I still work a day job, though I do work at home and have a certain amount of flexibility. My day job, however, requires a great deal of intense mental focus, which precludes using that time to write or even think about writing. I had to do all of my rewriting, all of my proofreading, all of my writing in short bits of time snatched here and there from other endeavors. Because the revisions also required very tight focus -- I had to weave everything in as seamlessly as possible to the existing narrative and not change any more than absolutely necessary -- I was rarely able to do very much at a time. And I had to keep going back and checking to make sure I didn't make more problems with each revision than I was fixing.
Unlike the other previously published books I'd put into digital format, Legacy was demanding a lot of original creative effort. In a way, this was good, very good. I was enjoying that creative effort immensely and only wished I had more time to devote to it. My frustration came not from the complexity and delicacy of the project but from the time I had to give to other activities.
Slowly, slowly, page by chapter by revision, everything began to come together. I found a cover design I really, really liked. I made it through a second read, then a third to do an intense proofreading. I found more small errors that had to be fixed, so I fixed them. Then came the conversion for Kindle -- with no misspelled words on the first try!! -- and another proofreading. Even on this fourth read, I found tiny, tiny mistakes that reminded me no matter how carefully I would go over it, undoubtedly there were still errors. Nothing is ever perfect.
Then it was time to write the blurb (that's a blog post in itself!) and put it all together and actually publish it. I did that about 11:00 this morning, and around 6:00 this evening, Legacy of Honor went live for the first time since 1985.
And for most of those seven hours, I was a basket case.
Do I have a better understanding now of how an author feels when her precious work receives a negative review? No. I always understood that. I also understood, better than those who have never been through the process, what it's like to put your creative work in the hands of someone who will not have the intimate respect for it that the author does and who ultimately puts it out there in the public's hands with what amounts to a dirty face, mismatched socks, and holes in its underwear.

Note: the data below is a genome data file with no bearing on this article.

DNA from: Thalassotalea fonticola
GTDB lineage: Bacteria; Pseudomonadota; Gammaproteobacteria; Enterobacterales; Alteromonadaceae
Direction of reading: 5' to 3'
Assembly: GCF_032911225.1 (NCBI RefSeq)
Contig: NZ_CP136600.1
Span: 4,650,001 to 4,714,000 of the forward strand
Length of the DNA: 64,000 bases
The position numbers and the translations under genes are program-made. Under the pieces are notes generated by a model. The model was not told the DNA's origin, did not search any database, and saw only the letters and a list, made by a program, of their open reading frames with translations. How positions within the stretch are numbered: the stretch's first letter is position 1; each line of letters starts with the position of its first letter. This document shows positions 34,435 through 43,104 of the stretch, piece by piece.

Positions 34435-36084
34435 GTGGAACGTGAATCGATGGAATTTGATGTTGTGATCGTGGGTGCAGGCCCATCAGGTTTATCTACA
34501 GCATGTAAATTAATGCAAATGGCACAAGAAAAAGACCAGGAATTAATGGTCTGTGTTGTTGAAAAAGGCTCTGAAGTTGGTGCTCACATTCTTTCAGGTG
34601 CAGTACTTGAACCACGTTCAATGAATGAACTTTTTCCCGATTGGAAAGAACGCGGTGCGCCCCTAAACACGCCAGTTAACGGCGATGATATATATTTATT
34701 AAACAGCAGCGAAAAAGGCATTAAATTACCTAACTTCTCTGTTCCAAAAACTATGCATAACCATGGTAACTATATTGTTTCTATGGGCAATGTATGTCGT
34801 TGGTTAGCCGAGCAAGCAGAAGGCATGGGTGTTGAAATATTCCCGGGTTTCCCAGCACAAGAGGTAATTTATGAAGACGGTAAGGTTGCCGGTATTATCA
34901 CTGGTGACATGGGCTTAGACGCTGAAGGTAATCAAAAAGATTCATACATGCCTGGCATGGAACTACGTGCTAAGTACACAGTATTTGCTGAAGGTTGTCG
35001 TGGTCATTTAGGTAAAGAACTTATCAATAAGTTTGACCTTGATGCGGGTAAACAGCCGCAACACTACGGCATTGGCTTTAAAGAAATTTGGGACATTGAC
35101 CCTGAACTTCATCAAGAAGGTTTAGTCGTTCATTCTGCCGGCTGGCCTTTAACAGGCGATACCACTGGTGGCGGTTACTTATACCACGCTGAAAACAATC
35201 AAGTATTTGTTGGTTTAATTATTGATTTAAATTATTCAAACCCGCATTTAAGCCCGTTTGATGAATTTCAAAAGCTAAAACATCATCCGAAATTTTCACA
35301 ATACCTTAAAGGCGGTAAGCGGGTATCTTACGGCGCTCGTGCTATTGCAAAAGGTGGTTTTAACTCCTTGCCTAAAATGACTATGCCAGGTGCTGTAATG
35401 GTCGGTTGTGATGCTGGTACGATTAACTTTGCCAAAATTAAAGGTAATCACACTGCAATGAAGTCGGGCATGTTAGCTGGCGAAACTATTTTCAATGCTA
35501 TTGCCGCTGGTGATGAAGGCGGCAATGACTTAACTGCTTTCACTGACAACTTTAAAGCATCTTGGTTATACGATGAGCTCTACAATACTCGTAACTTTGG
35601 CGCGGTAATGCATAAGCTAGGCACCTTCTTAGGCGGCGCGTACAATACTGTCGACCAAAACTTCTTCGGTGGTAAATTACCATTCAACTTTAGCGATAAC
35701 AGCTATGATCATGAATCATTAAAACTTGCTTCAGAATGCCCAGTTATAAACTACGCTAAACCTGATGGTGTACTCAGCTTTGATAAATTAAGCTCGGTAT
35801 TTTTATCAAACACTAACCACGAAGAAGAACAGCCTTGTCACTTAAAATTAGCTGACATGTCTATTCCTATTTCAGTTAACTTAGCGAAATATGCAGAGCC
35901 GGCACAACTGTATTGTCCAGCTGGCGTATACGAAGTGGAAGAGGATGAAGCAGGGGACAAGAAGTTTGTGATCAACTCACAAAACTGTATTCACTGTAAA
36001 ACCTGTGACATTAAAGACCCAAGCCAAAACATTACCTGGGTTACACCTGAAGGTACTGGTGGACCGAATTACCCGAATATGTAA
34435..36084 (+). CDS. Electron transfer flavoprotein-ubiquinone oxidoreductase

I took that poor abused child back, washed its face, made sure its stockings were the same color, and put on brand new undies.
And then I let it go.
Because that's what you have to do. It's what you have to do as a parent and as an author. You have to let go.
So how does this saga end?
Cleaning up the typesetting and a few research errors, plus restoring some of the excised text (a total of approximately 25,000 words, including the original Prologue, thus bringing it to 194,000 or ~550 Kindle pages) and revising for clarity were the only changes I made. The story line, the events and actions and the characters remain otherwise unchanged from what was printed in 1985. And I've left my writing style alone, too, pretty much.
Did I write the book differently in 1983 than I would if I were writing it today? Of course. But the Legacy of Honor I wrote in the early 1980s was true to its time. In releasing it again, I wanted to keep it true to itself, and to myself as the writer I was then. So yes, there is rampant head-hopping. Will it drive the reader crazy? Oh, maybe. And if I'd had an Internet to do research, I might have gone into more historical detail. But I wrote with the tools and experience and style and editorial guidance that were available to me, and that's the way it will stay.
I hope you enjoy it.